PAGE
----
>Am 22.06.19 um 02:49 schrieb Rich Wales:
>> Any other suggestions?

On 22.06.19 14:43, A. Schulze wrote:
>I'm still using greylisting with moderate effects. It catches some percent other AntiSpam technics doesn't

even compared to postscreen?

--
Matus UHLAR - fantomas, [hidden email] ; http://www.fantomas.sk/
Warning: I wish NOT to receive e-mail advertising to this address.
Varovanie: na tuto adresu chcem NEDOSTAVAT akukolvek reklamnu postu.
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Re: Greylisting -- current recommendations?

A. Schulze


Am 23.06.19 um 16:57 schrieb Matus UHLAR - fantomas:
> On 22.06.19 14:43, A. Schulze wrote:
>> I'm still using greylisting with moderate effects. It catches some percent other AntiSpam technics doesn't
>
> even compared to postscreen?
yes

while running postscreen and postgrey I still see some connections deferred by postgrey...
no more details available on a sunday.

Andreas
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Re: Greylisting -- current recommendations?

Wietse Venema
In reply to this post by Matus UHLAR - fantomas
Matus UHLAR - fantomas:
> >Am 22.06.19 um 02:49 schrieb Rich Wales:
> >> Any other suggestions?
>
> On 22.06.19 14:43, A. Schulze wrote:
> >I'm still using greylisting with moderate effects. It catches some percent other AntiSpam technics doesn't
>
> even compared to postscreen?

I would expect that greylisting blocks some spambots before they
are blacklisted in DNSBLs.

        Wietse
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Re: Greylisting -- current recommendations?

Thilo Molitor
I'm using conditional greylisting with policy-weightd and postgrey.
And another conditional greylisting if the spamassassin score is too high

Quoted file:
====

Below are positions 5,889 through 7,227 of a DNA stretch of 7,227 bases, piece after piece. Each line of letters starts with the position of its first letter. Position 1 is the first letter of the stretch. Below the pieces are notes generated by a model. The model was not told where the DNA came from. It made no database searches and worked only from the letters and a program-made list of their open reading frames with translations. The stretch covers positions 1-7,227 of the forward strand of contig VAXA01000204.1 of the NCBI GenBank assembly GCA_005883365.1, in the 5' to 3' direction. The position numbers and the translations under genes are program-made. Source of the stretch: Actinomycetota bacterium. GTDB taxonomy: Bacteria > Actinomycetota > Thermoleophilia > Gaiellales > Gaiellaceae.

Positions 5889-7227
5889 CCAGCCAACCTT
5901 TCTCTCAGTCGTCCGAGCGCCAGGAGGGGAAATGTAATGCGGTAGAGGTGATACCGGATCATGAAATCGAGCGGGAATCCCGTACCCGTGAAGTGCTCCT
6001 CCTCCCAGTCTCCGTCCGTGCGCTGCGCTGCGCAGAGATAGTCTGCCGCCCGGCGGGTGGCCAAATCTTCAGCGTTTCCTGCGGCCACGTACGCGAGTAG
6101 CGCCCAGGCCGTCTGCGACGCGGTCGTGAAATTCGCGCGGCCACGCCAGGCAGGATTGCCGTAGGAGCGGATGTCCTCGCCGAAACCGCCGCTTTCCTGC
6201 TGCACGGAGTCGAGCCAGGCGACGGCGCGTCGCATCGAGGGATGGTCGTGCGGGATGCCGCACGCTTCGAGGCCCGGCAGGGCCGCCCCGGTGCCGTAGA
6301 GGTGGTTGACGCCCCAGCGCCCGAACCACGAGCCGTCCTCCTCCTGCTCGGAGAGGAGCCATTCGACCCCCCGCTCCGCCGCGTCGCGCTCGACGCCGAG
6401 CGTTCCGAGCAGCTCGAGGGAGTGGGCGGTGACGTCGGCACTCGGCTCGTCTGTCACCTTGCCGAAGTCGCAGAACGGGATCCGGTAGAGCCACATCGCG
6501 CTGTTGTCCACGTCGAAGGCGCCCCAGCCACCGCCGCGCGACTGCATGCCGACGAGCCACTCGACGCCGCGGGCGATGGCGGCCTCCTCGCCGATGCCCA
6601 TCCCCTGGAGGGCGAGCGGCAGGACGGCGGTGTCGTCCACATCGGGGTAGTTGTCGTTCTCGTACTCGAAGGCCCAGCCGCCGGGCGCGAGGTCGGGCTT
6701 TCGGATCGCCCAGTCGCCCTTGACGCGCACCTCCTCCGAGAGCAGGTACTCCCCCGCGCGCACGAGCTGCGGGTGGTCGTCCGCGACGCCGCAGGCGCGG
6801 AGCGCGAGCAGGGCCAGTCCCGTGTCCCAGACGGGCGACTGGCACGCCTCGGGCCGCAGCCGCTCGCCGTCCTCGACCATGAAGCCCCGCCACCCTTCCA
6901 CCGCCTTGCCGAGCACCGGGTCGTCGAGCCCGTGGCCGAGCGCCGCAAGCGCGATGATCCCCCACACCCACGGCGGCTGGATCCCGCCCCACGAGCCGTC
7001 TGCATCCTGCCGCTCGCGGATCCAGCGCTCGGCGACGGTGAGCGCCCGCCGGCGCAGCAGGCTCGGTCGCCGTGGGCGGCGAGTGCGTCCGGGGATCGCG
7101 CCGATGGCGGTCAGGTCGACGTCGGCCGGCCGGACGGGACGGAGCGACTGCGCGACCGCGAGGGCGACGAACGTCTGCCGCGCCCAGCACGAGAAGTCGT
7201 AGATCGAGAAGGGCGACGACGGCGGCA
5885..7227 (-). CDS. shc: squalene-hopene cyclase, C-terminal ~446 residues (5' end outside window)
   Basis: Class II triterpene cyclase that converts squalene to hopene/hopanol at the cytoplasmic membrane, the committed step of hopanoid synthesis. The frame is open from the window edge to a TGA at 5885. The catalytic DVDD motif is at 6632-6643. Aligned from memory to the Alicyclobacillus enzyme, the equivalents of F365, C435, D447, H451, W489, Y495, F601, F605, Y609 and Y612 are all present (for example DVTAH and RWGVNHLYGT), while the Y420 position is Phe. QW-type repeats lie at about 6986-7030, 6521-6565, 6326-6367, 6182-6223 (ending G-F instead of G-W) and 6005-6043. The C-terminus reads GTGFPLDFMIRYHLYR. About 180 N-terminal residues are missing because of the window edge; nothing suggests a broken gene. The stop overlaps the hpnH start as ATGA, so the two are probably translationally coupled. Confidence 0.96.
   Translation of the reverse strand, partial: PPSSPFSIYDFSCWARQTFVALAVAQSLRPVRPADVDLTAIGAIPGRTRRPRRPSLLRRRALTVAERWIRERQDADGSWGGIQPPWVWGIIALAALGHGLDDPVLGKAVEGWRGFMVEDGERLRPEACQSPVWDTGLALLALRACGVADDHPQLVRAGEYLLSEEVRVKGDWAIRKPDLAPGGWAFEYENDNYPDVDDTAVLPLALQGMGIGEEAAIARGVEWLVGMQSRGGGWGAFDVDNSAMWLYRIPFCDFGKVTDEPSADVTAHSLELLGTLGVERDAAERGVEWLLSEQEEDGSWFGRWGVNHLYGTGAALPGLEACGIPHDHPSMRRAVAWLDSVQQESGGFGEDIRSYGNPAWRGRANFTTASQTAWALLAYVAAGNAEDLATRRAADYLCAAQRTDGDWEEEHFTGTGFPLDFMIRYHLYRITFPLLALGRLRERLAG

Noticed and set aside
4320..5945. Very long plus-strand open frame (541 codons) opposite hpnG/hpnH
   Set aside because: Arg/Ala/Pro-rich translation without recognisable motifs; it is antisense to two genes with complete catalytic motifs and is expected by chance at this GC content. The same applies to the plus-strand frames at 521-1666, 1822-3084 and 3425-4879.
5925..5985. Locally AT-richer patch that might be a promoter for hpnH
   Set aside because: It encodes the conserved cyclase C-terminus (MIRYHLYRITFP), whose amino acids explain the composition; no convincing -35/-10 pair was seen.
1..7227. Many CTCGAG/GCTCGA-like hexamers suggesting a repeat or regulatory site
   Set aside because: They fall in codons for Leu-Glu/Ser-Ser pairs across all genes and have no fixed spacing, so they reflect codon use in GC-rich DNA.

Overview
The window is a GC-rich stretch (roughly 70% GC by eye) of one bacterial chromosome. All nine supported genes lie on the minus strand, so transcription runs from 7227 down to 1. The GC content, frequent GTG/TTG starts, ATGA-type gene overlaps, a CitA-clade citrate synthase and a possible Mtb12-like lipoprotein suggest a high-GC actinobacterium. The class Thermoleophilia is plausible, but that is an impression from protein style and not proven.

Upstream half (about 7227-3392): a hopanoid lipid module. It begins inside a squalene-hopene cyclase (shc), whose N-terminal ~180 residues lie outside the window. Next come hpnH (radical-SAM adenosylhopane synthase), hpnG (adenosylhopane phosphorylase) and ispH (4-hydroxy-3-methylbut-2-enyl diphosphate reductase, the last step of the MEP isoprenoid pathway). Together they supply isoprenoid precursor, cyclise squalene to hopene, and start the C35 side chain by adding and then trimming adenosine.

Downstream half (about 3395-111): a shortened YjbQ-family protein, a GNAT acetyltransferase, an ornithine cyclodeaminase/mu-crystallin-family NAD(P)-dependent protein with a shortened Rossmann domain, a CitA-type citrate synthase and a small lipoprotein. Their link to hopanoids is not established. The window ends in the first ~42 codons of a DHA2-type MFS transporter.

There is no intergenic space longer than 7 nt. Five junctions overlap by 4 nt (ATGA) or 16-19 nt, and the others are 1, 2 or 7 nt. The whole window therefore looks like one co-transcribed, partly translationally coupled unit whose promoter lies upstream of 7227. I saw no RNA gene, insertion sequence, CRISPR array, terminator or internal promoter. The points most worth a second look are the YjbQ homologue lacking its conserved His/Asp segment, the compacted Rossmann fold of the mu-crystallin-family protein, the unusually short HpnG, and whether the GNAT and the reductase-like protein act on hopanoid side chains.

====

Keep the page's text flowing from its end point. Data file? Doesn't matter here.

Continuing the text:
using milter-greylist.

This doesn't introduce delays for most of the incoming mails but penalizes
zombies / mailservers with strange behaviours :)

- tmolitor


Am Sonntag, 23. Juni 2019, 13:24:59 CEST schrieb Wietse Venema:

> Matus UHLAR - fantomas:
> > >Am 22.06.19 um 02:49 schrieb Rich Wales:
> > >> Any other suggestions?
> >
> > On 22.06.19 14:43, A. Schulze wrote:
> > >I'm still using greylisting with moderate effects. It catches some
> > >percent other AntiSpam technics doesn't>
> > even compared to postscreen?
>
> I would expect that greylisting blocks some spambots before they
> are blacklisted in DNSBLs.
>
> Wietse
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Re: Greylisting -- current recommendations?

Peter Ajamian
In reply to this post by Rich Wales
On 22/06/19 12:49 PM, Rich Wales wrote:

> I'm running Postfix 3.1.0 on an Ubuntu 16.04 LTS system.
>
> II'm using Postfix's postscreen filtering, including zen.spamhaus.org
> (with a large score) as one of my DNSBL sites, but it's not helping in
> some cases because the spam sources are not showing up on Spamhaus at
> the time I get e-mail from them -- only later on.
>
> I'm wondering if it may be worthwhile for me to enable greylisting in
> some form on my server.  I'm aware of Postgrey, but I'm uneasy because
> this package seems to get updated so rarely (the latest version is about
> three years old).

Just enable (and use) the after-220 tests for postscreen which have
basically the same effect as greylisting.  Postscreen with the after-220
tests enabled basically makes postgrey obsolete.

See http://rob0.nodns4.us/postscreen.html which uses dnswl scoring to
address some of the issues with major ESPs such as google and the
after-220 tests.


Peter
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Re: Greylisting -- current recommendations?

Peter Ajamian
In reply to this post by A. Schulze
On 24/06/19 5:21 AM, A. Schulze wrote: